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Dog Warden service

The dog warden service sits within the Cleaner Neighbourhoods team and will help you if you lose your dog, and aims to help prevent stray dogs from being a danger in traffic or a nuisance to people.

The Cleaner Neighbourhoods team are based within Environmental Health at Belle Vue Square, Skipton and carry out patrols, pick up strays, investigate complaints and give advice.

Stray dogs

If your dog goes missing, if you find a dog you suspect is lost, or you have any other kind of query, you can reach our Environmental Health Team during office hours on 01756 700600. Please leave all your details and an officer will get back to you as soon as possible.

Out of office hours a reception point is provided where stray dogs can be taken. Please contact the out of hours number: 01653 699392 for details.

Strays are kept for up to 7 days. Stray dogs that are not claimed after 7 days are available for re-homing. Please contact us if you can offer one a good home. There are often a number of dogs of different ages and breeds available for adoption and the situation changes on a regular basis.

In some cases, after 7 days, dogs can be destroyed in a humane manner by a qualified veterinary surgeon.

The Cleaner Neighbourhoods team makes regular visits throughout the area. Any dog found in a public place and unsupervised can be seized and transferred to Council approved kennels. Owners will be liable for the cost of kennelling fees and any other costs incurred including a £25 charge payable to the Council.

Dangerous dogs should be reported to the Police.

Microchipping

In April 2016 the Microchipping of Dogs (England) Regulations 2014 brought in a requirement for ALL dogs to be microchipped and contact details up-to-date by the time they are 8 weeks old.

Failure to keep a dog which is not microchipped with up-to-date details will lead to service of a notice requiring the keeper to have the dog chipped within 21 days. Failure to comply with the notice could see the keeper facing a fine of £500. Alternatively an enforcement officer may seize your dog, microchip it, register the details and then recover the cost from you.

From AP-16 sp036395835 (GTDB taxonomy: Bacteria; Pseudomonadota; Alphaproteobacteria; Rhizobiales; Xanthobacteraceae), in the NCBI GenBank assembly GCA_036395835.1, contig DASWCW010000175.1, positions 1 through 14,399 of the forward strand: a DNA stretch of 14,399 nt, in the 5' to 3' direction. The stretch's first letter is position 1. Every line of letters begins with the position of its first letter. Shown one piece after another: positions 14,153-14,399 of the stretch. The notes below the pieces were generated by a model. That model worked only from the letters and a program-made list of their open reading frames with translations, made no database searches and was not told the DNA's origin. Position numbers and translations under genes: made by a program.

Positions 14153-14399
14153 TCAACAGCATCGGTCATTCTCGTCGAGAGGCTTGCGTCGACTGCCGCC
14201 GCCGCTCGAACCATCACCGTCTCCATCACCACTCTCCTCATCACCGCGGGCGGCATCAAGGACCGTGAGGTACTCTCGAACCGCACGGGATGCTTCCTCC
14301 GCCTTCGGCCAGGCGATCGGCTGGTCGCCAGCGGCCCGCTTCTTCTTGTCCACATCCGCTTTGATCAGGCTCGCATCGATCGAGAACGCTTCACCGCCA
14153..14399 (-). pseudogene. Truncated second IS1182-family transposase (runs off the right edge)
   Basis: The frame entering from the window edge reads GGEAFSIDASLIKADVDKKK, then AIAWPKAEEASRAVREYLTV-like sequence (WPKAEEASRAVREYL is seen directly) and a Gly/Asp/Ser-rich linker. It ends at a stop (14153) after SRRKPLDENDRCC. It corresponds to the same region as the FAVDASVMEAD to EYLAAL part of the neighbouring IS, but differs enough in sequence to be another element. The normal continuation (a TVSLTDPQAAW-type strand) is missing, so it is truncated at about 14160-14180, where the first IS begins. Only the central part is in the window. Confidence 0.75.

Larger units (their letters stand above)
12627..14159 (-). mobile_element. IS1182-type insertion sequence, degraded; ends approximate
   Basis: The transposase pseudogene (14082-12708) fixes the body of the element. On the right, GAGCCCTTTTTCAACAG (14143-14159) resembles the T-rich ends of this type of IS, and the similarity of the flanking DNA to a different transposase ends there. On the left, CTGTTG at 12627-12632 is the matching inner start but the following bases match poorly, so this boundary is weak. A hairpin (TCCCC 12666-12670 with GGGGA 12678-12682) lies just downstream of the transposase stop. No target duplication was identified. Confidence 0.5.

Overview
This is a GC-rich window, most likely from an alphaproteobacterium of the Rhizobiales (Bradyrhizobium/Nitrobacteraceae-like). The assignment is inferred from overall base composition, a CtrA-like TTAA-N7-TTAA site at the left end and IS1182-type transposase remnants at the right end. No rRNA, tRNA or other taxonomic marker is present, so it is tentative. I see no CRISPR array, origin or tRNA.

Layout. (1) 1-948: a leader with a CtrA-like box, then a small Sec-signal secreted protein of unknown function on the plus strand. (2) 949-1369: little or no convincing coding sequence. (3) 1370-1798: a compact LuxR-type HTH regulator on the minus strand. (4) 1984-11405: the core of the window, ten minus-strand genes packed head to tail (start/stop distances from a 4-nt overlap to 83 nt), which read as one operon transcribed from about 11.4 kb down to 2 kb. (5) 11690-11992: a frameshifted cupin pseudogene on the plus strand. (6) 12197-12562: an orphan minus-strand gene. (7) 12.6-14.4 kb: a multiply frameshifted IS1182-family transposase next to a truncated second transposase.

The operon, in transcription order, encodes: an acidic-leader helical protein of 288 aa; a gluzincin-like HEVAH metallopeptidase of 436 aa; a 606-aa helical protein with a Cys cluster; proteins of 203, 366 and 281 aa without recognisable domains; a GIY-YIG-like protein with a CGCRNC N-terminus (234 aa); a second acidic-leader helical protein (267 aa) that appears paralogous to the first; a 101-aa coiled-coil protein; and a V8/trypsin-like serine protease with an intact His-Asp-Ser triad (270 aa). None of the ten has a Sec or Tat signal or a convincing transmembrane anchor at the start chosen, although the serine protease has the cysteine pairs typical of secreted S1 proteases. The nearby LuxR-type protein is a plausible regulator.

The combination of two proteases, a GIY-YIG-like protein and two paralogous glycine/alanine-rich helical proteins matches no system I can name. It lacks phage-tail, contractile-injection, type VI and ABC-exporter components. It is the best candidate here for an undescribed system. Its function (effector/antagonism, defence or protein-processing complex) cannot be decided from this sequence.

Dog fouling

If the person in charge of a dog fails to clear up after it, they may be issued with a £50 fixed penalty.  The offender will then have 14 days in which to pay the fine or face prosecution in Magistrate's Court, where a maximum fine of £1000 can be imposed.

An offence cannot be committed if:

  • the person in charge of the dog is registered blind;
  • the person who controls the land has consented to the faeces being left on the ground
  • the person in control of the dog has a reasonable excuse

The law does not consider as a reasonable excuse:

  1. ignorance of the law
  2. forgetting to carry a bag
  3. lack of no fouling signs

Only one fixed penalty will be issued to each offender, anyone caught failing to clean up on a second occasion, will be prosecuted.  If an authorised officer is obstructed whilst issuing a Fixed Penalty, the offender will be prosecuted.

How can I help?

If you witness an irresponsible dog owner, who fails to clean up after their dog has fouled, make a note of the date, time and location of the incident, along with a description of the dog and the owner and report to us along with their address if known. Dog owners generally tend to take their dogs for routine walks along the same routes so if there is a persistent problem we can monitor.

Tackling dog fouling is very important because it is one of the biggest concerns among residents.

We treat dog fouling as a high priority, educating and informing the public and where offences are committed enforcing the legislation. Clean Neighbourhoods Officers carry out regular patrols issuing fixed penalty notices to people who don't clean up after their dog.

It is a criminal offence not to clean up after a dog in your control. Offenders will be issued with a fixed penalty notice for £50. Failure to pay may lead to a prosecution with a fine of up to £1,000, a criminal record and court costs.

Accumulations

Under the Environmental Protection Act 1990, it is an offence to allow large quantities of dog faeces to accumulate in your garden as it can be unpleasant for your neighbours. Small amounts of dog faeces can be disposed of in domestic refuse, as long as they are in a sealed plastic bag.

Hopefully, any problem can be dealt with informally. If however, this is not the case, the Environmental Health Team may serve an abatement notice under the Environmental Protection Act 1990 which would require the owner or occupier of the premises to clear the garden of all dog faeces and keep it clean. Failure to comply with the notice may result in prosecution.